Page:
"DUTY-HONOR-COUNTRY": FIRST EDITION OF SAMMY LEE DAVIS' YOU DON'T WIN 'TIL YOU QUIT TRYING, INSCRIBED BY HIM
DAVIS, Sammy Lee and LAMBERT, Caroline. You Don't Lose 'Til You Quit Trying. Lessons on Adversity and Victory from a Vietnam Veteran and Medal of Honor Recipient. New York: Berkley Caliber, 2016. Octavo, original red and black paper boards, original dust jacket. $150.
First edition of this memoir of a famous Vietnam Medal of Honor recipient, inscribed on the title page: "Sammy L Davis in Duty-Honor-Country."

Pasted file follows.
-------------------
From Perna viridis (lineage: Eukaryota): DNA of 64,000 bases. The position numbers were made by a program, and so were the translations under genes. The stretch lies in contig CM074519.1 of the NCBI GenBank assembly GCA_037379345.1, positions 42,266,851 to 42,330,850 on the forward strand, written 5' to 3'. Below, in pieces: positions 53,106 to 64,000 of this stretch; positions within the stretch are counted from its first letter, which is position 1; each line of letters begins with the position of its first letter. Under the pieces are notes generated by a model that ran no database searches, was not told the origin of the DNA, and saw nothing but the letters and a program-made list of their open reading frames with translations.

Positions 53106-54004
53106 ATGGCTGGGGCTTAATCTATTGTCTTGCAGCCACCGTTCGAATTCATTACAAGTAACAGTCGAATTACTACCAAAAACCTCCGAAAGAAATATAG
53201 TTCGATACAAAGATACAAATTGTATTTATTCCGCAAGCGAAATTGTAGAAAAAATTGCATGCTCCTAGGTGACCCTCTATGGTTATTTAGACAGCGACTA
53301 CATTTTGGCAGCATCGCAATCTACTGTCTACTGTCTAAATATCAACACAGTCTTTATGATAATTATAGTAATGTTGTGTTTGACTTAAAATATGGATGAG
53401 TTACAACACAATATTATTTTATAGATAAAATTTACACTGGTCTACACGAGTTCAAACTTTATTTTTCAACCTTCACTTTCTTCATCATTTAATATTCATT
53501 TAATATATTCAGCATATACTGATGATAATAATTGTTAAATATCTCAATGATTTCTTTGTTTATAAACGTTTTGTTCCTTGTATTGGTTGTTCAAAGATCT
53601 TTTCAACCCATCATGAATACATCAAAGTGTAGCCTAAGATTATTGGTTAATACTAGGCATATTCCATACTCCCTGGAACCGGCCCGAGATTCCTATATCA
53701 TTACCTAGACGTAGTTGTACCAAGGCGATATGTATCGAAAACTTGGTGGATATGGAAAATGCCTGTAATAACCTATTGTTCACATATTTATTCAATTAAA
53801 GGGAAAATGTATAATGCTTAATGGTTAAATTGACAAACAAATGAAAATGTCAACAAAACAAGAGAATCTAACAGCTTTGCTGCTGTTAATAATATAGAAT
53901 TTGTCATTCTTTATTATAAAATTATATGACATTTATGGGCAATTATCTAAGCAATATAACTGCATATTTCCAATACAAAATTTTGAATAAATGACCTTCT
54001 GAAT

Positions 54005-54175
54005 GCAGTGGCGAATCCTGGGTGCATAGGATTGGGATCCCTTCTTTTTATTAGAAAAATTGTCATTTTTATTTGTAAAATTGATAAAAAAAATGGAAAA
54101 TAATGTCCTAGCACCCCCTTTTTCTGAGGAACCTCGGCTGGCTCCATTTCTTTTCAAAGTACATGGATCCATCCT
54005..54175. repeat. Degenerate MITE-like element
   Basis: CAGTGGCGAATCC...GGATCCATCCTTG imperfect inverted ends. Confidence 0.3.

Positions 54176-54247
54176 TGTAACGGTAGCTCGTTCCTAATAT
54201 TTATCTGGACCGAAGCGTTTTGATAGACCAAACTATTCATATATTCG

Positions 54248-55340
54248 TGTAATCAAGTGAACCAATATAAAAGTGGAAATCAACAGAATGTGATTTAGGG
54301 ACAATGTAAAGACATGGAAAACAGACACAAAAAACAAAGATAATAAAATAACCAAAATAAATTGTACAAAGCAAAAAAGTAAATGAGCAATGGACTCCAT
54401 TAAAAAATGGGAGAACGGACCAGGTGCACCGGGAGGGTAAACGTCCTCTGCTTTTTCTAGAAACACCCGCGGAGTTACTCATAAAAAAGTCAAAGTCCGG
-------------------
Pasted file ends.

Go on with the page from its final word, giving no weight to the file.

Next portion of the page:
"The fight begins with a North Vietnamese Army mortar attack that detonates a makeshift ammo dump at Fire Support Base Cudgel. One round momentarily stuns PFC Sammy Lee Davis, one of forty-two U.S. Army artillerymen at the site. Then a bugle call signals a charge by hundreds of NVA soldiers. Sammy Lee Davis, with Caroline Lambert, describes that scene to begin You Don’t Lose ‘Til You Quit Trying: Lessons on Adversity and Victory from a Vietnam Veteran and Medal of Honor Recipient. Davis received the Medal of Honor for his actions that day. But the book recounts far more than that event. Sammy Davis most definitely is his own man, fully cognizant of his capabilities. His greatest attributes are self-sufficiency and unselfish concern for others… When he enlisted in the Army at twenty in 1966, he followed a family tradition of military service that stretched back to the Spanish-American War. At Cudgel, wounded by both enemy and friendly fire, Davis single-handedly fought back with his rifle, a machine gun, and a howitzer. His actions stalled the NVA charge, then he crossed a canal under fire and rescued three wounded and stranded infantrymen. His post-battle story follows a pattern that challenges reason. His injuries included kidney perforations and vertebra inflicted by flechettes that also shredded his lower back; a bullet in his leg; ribs separated from his sternum; shrapnel wounds and burns across his face, hands, and neck; and traumatic brain damage… Davis persuaded Gen. William Westmoreland to allow him to return to his unit as soon as he could walk… 'The Medal of Honor changed my life in ways I never expected. Wearing it comes with duties and obligations,' Davis says, 'honoring what it represents and refraining from anything that would tarnish what it stands for.'" (Henry Zeybel, The VVA Veteran). “Sammy Davis’s exploits may sound like a movie script, but Sammy is the real deal” (Jack Jacobs, Colonel, U.S. Army (Retired)). With Foreword by award-winning actor and military-focused philanthropist Gary Sinise.